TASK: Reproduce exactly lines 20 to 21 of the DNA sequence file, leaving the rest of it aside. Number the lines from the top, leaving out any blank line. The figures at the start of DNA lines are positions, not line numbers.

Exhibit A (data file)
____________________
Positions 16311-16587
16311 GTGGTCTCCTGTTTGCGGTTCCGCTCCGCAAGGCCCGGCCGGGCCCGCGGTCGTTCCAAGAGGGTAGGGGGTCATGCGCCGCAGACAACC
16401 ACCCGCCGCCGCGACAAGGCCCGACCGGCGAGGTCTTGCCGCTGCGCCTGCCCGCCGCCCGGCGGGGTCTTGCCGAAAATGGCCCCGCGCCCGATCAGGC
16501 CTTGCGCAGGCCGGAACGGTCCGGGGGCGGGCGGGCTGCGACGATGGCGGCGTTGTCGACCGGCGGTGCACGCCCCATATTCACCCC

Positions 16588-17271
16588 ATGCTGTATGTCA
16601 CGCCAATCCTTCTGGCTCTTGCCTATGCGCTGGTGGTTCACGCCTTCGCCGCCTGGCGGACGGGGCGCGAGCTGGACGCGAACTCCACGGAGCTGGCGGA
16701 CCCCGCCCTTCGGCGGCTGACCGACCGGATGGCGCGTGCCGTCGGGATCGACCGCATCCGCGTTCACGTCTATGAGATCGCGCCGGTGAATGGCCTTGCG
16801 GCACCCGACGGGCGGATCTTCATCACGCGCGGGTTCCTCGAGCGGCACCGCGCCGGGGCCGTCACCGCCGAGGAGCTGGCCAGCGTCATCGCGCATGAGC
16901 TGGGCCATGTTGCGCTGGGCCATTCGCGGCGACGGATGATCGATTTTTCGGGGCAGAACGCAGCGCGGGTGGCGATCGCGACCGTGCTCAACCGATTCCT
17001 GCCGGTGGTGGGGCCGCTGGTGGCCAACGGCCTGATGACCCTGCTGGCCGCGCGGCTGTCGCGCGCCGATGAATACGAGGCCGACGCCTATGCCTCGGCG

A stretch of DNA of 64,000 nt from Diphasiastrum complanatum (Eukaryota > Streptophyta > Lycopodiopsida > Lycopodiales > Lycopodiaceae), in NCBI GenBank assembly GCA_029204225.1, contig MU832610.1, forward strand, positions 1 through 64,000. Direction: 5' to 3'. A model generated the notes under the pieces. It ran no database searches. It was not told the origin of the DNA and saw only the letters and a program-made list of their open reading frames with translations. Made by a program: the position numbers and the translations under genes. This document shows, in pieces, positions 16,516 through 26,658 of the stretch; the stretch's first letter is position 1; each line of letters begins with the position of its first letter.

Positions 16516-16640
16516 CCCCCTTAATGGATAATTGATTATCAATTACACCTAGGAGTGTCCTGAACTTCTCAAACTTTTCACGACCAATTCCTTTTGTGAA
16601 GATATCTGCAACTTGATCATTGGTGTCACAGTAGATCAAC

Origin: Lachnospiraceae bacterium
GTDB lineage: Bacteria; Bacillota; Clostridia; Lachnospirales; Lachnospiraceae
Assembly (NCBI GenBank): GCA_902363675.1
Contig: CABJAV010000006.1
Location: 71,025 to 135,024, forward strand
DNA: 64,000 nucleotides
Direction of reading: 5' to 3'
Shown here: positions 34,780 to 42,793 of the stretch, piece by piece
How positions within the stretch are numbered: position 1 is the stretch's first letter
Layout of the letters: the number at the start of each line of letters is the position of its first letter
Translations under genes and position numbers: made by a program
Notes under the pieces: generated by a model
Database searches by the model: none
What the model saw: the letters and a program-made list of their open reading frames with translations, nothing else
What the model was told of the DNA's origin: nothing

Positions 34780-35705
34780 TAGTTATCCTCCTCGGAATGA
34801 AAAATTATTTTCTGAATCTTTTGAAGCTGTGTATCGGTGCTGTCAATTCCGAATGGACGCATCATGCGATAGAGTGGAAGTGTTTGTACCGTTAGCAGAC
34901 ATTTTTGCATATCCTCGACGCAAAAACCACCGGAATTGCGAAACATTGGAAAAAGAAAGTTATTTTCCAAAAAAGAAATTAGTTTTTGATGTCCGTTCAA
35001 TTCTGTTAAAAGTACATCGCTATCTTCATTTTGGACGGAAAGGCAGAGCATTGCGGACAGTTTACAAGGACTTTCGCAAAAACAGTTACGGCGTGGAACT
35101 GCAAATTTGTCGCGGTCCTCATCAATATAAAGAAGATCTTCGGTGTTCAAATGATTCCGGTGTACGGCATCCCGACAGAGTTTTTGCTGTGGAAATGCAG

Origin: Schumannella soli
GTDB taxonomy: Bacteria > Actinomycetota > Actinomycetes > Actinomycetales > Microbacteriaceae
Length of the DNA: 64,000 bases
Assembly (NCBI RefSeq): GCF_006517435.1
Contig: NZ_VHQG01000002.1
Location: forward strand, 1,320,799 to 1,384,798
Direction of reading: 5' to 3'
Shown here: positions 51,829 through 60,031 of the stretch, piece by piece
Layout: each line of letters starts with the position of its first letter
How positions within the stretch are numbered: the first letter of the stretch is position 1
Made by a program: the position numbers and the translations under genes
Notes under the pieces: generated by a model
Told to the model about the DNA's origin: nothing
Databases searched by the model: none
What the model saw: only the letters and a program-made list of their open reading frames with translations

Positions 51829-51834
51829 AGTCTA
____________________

Location: 71,025 to 135,024, forward strand
DNA: 64,000 nucleotides